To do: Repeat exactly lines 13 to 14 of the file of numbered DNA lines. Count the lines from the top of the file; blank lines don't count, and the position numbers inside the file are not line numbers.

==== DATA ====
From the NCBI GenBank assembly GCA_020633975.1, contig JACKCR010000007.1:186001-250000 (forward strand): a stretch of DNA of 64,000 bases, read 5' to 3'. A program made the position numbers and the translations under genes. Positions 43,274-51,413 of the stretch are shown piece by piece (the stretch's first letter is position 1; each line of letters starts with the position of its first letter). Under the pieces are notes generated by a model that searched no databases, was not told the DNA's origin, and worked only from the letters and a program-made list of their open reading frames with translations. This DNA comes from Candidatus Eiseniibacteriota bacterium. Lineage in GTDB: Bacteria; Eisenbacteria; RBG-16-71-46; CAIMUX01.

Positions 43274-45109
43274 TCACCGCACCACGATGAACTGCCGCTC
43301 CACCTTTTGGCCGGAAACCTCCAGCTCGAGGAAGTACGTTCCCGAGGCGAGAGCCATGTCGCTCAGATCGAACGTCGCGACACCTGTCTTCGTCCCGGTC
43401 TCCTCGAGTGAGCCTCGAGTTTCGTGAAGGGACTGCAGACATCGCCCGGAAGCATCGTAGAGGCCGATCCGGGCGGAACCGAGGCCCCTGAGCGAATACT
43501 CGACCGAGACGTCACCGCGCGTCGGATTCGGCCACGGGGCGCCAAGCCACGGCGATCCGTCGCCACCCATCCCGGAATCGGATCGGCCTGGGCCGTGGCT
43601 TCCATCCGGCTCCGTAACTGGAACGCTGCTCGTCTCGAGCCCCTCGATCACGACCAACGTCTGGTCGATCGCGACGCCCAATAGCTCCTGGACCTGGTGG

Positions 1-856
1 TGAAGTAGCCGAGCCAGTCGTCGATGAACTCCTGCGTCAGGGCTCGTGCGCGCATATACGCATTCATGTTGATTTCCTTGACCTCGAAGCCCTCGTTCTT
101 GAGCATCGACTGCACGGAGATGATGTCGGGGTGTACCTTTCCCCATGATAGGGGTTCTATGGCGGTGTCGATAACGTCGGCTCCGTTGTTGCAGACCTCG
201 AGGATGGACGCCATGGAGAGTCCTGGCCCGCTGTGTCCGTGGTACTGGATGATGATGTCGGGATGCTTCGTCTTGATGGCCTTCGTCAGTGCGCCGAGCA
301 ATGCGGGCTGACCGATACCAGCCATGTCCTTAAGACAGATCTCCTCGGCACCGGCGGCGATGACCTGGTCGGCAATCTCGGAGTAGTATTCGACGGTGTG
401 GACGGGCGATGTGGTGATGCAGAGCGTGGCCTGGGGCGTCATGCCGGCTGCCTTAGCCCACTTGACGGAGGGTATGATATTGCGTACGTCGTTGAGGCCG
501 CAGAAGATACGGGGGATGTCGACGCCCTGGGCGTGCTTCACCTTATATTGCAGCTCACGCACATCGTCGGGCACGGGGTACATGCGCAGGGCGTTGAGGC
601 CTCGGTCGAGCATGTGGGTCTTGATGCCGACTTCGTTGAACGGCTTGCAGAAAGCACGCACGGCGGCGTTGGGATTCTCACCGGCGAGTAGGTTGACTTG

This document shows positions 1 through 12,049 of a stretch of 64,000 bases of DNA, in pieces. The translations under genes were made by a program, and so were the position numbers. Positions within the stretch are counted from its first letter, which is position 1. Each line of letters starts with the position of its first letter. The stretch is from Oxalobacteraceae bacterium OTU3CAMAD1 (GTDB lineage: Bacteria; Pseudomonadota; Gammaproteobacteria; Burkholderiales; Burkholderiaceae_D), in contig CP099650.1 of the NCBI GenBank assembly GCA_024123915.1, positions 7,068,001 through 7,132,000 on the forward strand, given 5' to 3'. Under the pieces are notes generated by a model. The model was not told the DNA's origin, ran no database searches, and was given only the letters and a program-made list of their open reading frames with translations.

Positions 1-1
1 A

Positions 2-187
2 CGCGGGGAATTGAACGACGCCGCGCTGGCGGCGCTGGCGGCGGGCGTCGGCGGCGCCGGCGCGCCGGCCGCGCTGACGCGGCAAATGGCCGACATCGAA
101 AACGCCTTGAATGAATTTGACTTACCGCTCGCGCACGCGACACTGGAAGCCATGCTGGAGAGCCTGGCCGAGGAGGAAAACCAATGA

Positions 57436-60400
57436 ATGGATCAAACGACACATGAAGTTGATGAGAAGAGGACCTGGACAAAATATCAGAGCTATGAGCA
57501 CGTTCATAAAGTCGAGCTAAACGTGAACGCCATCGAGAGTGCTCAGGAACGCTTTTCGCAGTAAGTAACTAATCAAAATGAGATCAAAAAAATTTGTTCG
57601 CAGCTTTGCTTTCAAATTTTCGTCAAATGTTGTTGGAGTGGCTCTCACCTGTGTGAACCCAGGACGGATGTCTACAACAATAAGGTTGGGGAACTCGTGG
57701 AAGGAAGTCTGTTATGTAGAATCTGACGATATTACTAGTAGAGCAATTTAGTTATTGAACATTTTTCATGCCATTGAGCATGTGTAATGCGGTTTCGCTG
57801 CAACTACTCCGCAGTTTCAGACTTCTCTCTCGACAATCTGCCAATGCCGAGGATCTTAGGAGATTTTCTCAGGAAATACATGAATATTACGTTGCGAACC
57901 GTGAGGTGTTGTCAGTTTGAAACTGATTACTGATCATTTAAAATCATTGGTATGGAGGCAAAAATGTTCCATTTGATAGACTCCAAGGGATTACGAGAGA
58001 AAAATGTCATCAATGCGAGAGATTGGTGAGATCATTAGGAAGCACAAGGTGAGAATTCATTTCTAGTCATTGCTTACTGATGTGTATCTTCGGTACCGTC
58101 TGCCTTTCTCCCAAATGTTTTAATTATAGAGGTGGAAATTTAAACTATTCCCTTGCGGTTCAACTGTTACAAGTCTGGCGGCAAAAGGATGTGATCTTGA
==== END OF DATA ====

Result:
401 GACGGGCGATGTGGTGATGCAGAGCGTGGCCTGGGGCGTCATGCCGGCTGCCTTAGCCCACTTGACGGAGGGTATGATATTGCGTACGTCGTTGAGGCCG
501 CAGAAGATACGGGGGATGTCGACGCCCTGGGCGTGCTTCACCTTATATTGCAGCTCACGCACATCGTCGGGCACGGGGTACATGCGCAGGGCGTTGAGGC